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Vycom Material Chosen for Hospital Murals

The Celtec material was new to both the hospital and one of the artists, and they were both impressed.

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Scranton, Pennsylvania-based Vycom, makers of graphic and display materials such as its Celtec line of expanded PVC material, has had its media selected by Hasbro Children’s Hospital in Providence, Rhode Island, for use in the hospital’s decorative murals.

The hospital uses a number of murals to ease the anxiety of its patients in locations such as the phlebotomy lab, emergency department, oncology department and imaging center.

“We were first introduced to the material by muralists who asked to use it for commissioned work because they liked painting on Celtec’s surface,” says Hasbro Children’s Hospital art director Paula Most. “The advantages were quickly clear. The work was done off-site so there was no disruption to the hospital’s schedule or staffing, the artist delivered the lightweight, finished piece and the mural was easily installed by our facilities staff.”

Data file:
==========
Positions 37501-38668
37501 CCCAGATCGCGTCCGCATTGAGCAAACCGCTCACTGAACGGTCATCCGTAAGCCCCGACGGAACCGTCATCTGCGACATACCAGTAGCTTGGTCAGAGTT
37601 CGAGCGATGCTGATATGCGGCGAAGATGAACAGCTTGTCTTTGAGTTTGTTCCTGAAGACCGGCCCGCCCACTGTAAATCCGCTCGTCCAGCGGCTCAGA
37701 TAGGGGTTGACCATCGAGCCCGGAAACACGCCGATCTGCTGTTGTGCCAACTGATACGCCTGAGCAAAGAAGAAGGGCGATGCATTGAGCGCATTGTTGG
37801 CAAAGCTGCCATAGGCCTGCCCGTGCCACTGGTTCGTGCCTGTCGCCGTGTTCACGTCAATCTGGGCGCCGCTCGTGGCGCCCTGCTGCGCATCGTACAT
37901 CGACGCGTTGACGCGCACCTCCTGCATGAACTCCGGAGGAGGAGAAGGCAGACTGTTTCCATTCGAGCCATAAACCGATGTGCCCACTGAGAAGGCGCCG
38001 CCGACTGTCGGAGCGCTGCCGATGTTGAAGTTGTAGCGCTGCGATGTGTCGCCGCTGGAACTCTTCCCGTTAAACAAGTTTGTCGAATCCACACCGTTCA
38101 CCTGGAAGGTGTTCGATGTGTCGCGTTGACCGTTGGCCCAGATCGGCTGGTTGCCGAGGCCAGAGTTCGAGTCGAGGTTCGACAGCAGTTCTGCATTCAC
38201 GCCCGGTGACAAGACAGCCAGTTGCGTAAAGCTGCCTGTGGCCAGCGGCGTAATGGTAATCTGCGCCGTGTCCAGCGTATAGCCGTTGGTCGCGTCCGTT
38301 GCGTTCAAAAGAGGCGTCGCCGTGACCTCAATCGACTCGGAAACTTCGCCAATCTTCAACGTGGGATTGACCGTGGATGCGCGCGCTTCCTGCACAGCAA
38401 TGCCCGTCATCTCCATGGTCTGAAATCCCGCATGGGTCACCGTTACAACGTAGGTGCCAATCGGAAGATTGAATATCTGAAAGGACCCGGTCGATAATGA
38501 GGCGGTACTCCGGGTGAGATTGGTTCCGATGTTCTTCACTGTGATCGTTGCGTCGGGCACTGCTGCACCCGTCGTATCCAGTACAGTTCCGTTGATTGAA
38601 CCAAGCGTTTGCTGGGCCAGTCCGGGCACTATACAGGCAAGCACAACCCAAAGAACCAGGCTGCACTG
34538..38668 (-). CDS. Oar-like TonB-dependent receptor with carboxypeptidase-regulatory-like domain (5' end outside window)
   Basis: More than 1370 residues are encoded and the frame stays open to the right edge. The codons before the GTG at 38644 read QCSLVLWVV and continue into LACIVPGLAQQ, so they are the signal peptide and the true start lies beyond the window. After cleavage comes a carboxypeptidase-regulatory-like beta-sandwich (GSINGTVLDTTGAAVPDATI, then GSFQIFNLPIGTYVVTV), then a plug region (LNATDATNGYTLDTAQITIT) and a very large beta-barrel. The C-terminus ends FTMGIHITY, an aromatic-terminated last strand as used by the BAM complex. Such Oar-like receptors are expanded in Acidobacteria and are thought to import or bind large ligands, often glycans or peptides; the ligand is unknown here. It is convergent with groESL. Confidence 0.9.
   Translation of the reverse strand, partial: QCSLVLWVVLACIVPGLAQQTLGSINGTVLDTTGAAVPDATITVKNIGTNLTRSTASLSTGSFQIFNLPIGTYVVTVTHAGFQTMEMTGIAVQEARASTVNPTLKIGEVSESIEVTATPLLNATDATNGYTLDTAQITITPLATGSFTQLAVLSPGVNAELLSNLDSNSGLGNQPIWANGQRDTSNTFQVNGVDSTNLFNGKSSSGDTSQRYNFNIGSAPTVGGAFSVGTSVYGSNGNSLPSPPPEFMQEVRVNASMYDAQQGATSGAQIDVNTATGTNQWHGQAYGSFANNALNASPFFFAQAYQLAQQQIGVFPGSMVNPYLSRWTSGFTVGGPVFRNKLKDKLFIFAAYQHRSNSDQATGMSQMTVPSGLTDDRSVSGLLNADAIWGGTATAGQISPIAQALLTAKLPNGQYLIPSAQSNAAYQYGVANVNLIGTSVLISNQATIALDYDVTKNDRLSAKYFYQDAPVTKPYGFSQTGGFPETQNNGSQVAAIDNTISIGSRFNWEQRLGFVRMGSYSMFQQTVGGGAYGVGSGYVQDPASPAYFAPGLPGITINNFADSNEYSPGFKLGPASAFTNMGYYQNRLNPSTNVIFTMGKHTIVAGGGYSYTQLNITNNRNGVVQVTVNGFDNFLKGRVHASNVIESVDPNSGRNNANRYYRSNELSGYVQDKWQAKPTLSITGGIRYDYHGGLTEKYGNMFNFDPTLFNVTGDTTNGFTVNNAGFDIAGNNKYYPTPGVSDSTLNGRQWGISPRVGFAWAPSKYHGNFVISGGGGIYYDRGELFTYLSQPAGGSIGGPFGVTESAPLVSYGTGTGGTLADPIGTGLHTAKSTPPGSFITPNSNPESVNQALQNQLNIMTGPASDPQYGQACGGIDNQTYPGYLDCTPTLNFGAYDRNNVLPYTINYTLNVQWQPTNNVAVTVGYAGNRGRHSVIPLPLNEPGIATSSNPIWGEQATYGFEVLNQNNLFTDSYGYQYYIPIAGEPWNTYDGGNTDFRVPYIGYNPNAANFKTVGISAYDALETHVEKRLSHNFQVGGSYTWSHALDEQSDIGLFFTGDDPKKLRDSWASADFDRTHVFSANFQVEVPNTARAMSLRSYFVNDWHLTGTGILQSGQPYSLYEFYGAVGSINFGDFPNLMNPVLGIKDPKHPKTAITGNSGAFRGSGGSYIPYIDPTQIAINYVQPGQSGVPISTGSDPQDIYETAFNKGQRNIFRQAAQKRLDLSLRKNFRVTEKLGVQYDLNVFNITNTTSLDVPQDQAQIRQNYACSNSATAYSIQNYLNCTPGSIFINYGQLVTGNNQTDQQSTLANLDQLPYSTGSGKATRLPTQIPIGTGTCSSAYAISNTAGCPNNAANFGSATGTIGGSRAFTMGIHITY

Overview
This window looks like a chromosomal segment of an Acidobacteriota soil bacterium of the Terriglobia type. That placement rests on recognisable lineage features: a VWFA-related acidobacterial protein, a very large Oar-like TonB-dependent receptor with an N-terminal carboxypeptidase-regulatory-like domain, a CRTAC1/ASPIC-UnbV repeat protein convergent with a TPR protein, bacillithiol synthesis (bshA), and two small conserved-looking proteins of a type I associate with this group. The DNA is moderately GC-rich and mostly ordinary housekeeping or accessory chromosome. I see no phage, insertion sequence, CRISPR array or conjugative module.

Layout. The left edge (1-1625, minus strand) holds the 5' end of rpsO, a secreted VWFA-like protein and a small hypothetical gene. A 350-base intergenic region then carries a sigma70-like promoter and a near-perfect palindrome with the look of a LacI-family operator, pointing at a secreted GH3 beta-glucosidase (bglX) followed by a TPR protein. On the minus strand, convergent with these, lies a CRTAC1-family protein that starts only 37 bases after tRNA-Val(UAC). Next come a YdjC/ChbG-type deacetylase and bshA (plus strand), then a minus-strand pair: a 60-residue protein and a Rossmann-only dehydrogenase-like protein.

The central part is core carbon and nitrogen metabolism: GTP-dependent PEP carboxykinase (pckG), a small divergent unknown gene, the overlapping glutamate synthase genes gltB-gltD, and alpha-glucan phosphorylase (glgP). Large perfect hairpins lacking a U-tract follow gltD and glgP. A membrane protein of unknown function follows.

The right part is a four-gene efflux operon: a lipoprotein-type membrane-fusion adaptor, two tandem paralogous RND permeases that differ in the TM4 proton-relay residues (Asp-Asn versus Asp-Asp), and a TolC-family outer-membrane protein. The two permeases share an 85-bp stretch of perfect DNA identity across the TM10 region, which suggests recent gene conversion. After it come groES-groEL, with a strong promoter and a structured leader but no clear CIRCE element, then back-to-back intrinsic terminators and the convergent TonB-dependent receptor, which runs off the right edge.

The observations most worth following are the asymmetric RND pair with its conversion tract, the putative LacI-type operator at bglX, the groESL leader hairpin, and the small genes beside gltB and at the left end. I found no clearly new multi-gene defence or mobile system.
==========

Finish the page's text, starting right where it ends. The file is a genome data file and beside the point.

As hospitals often undergo renovations or transfer functions to different rooms, the ability to move murals painted on Celtec is also a benefit. When Hasbro’s oncology clinic relocated, for example, the artwork created for the space moved with it. The hospital is currently renovating the emergency department and its mural was taken down prior to construction. It’s in storage until it’s time to rehang it in the new location.

One of the more recent murals has come from artist Gayle Mangan Kassal, who was commissioned for a piece in the pediatric imaging center. It was the first time she’d heard of the material.

“It was a unique request at the time that I use Celtec rather than paint on canvas or directly on the wall,” says Mangan Kassal. “It was so easy to use and the paint doesn’t chip or peel off. I now do most of my mural projects on Celtec.”

Her mural features whimsical underwater creatures holding cameras and is 12′ long and approximately 4′ wide at its widest area. Mangan Kassal lightly sanded the 1/2-inch Celtec, supplied by Piedmont Plastics in Elkridge, Maryland, before applying an acrylic primer and acrylic water-based paint. To add whimsy and give the hospital options for using it in a variety of spaces, she cut it into two pieces.

The mural is hung approximately 6′ high on the wall, so it can be seen by the children while their X-rays are being taken.

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Tony Kindelspire

Tony Kindelspire is digital content editor of Sign & Digital Graphics & WRAPS magazines.

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